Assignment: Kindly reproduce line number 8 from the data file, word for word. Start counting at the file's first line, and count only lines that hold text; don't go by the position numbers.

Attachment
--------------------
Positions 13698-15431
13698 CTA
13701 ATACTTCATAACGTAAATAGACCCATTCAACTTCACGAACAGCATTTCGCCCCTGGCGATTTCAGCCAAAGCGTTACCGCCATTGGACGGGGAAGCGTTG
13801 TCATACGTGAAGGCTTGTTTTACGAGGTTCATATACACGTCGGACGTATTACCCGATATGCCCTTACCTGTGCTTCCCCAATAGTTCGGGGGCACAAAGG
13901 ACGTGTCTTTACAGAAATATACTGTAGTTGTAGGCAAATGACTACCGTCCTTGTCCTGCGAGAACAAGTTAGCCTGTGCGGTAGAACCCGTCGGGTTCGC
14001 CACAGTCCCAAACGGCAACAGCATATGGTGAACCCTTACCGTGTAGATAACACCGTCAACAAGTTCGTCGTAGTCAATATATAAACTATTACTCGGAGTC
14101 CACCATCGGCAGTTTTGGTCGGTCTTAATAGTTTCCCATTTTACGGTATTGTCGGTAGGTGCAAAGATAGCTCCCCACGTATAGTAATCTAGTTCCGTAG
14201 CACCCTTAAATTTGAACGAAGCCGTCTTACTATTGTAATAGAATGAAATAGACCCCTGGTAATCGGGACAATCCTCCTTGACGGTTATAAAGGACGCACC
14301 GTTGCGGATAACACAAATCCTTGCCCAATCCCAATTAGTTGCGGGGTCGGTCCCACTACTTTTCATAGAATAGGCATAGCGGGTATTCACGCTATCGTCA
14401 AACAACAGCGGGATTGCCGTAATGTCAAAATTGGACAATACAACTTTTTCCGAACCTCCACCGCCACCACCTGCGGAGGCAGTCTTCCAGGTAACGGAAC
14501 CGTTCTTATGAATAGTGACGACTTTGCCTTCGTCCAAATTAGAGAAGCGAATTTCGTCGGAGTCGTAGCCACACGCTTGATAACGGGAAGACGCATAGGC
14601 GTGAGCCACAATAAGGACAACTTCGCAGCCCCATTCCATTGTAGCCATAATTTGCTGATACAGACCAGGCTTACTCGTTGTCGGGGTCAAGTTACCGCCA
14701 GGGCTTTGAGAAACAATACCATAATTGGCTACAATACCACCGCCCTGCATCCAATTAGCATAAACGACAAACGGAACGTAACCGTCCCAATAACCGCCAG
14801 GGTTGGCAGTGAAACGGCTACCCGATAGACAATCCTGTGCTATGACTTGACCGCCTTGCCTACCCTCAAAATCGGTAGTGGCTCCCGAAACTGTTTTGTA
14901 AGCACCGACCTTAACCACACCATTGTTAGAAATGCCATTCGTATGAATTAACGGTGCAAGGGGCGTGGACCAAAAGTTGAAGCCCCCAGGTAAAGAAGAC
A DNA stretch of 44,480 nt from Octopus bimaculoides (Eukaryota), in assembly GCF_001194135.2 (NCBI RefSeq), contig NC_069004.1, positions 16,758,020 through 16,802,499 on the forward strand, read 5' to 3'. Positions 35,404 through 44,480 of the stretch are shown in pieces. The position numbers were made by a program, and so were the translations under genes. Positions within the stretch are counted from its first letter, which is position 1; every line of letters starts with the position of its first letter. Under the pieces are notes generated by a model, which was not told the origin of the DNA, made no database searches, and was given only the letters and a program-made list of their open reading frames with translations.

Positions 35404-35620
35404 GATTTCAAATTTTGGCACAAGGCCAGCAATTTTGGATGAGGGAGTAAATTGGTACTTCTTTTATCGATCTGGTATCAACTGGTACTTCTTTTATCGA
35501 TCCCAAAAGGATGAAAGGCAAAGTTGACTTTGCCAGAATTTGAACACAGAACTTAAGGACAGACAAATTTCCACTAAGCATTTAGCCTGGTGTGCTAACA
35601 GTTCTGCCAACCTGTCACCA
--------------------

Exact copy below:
14201 CACCCTTAAATTTGAACGAAGCCGTCTTACTATTGTAATAGAATGAAATAGACCCCTGGTAATCGGGACAATCCTCCTTGACGGTTATAAAGGACGCACC